Winter ENSO teleconnections in a warmer climate
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Changes in the winter atmospheric response to sea surface temperature (SST) anomalies associated with the El Niño-Southern Oscillation (ENSO) in a warmer climate conditions are estimated from the two 20-member ensembles made by an atmospheric general circulation model of intermediate complexity. Warmer climate is simulated by a modification in the radiation parameterisation that corresponds to the doubled CO2 concentration, and SST forcing is represented by the same SST anomalies as in current climate (1855–2002) experiment superimposed on the climatological SST that was obtained from a complex atmosphere-ocean general circulation model forced with the doubled CO2. SST anomalies in the Niño3.4 region, categorised into five classes, enabled a composite analysis of changes in the Northern Hemisphere tropical/extratropical teleconnections. The main features of the tropical–extratropical teleconnections are maintained in both experiments; for example, irrespective of the sign of SST anomalies, the amplitude of the atmospheric response is positively correlated with the intensity of ENSO event and the El Niño impact is stronger than that of La Niña of the same intensity. The strongest extratropical signal in the warmer climate, particularly significant for strong warm events, is found over the Pacific/North American region; however, this extratropical teleconnections is reduced in a warmer climate relative to the current climate. Over the North Atlantic/European region, a detectable signal linked to ENSO is found; this model response is significantly strengthened in the experiment with the doubled CO2 concentration. Such an atmospheric response in a warmer climate is found to be associated with changes in the mean state followed as well as in the jet waveguiding effect and stationary wave activity.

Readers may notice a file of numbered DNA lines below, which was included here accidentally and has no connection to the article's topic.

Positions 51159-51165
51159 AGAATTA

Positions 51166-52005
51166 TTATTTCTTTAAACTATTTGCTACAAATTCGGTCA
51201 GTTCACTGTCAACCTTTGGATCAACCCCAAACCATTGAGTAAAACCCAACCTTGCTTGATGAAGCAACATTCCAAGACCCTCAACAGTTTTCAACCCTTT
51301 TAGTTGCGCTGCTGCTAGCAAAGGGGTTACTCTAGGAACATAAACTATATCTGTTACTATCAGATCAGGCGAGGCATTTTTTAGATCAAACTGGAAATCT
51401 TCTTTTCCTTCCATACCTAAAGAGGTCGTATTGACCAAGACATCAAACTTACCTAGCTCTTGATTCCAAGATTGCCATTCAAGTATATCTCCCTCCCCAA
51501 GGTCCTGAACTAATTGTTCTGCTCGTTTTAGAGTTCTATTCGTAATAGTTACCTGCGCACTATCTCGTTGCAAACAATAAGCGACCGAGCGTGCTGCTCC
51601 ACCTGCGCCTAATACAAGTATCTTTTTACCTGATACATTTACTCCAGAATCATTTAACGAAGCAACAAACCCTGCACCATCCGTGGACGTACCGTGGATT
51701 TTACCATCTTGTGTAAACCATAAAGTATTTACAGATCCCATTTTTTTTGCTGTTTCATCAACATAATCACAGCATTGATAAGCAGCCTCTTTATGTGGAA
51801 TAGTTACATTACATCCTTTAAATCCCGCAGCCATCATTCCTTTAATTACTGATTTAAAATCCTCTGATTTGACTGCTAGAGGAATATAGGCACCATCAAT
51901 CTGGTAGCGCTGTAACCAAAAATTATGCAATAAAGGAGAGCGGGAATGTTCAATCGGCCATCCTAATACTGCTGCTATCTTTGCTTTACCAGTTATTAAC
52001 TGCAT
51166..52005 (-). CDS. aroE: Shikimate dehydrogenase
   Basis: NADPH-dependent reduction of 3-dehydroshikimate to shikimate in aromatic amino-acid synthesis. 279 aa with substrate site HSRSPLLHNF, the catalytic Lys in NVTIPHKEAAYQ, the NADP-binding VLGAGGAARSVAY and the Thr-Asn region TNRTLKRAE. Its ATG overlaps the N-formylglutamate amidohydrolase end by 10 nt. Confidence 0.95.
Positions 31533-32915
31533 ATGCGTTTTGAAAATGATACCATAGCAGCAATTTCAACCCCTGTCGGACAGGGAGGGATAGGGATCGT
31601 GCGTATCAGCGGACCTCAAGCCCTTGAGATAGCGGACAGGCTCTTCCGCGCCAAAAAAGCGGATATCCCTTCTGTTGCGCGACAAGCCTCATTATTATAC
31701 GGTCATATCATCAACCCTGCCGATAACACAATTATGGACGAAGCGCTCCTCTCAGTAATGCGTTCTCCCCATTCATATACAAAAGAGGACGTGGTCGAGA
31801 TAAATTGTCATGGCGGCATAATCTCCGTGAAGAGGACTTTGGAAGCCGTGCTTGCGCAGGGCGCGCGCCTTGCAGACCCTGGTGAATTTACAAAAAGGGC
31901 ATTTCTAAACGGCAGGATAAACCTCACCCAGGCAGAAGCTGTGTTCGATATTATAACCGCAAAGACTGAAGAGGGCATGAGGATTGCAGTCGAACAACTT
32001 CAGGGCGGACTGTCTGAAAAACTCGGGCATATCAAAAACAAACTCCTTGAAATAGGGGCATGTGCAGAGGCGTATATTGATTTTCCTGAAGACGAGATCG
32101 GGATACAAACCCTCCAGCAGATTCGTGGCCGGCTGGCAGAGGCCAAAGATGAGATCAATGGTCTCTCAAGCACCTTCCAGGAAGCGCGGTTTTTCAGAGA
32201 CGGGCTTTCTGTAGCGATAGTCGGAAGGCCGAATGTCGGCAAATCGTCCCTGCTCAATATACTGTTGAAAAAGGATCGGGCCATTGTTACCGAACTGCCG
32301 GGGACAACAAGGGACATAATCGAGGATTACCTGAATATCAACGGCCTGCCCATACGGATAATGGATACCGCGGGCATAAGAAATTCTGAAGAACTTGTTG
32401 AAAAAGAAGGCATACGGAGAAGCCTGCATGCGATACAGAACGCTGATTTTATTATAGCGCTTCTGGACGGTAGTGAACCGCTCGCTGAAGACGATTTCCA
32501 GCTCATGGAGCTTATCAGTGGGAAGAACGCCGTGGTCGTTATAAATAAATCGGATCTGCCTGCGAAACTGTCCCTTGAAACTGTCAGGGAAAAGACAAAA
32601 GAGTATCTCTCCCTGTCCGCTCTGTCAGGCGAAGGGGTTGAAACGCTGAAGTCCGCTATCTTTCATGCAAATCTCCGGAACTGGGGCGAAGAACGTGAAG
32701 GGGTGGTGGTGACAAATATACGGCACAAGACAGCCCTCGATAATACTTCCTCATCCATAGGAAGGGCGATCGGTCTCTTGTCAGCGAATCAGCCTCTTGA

KeywordsENSO Tropical-extratropical teleconnections Warmer climate
We thank to two reviewers and the editor J-C Duplessy for their valuable comments, suggestions and constructive criticism which greatly improved the original version of the manuscript. This work has been supported by the Ministry of Science, Educational and Sports of the Republic of Croatia (grants No. 119-1193086-1323 and 004-1193086-3035). Ivana Herceg Bulić also acknowledges support by the European Science Foundation (ESF) activity entitled Mediterranean Climate Variability and Predictability (MedCLIVAR). Fred Kucharski has been supported by the EU ENSEMBLES project 6th Framework Programme, contract GOCE-CT-2003-505539.
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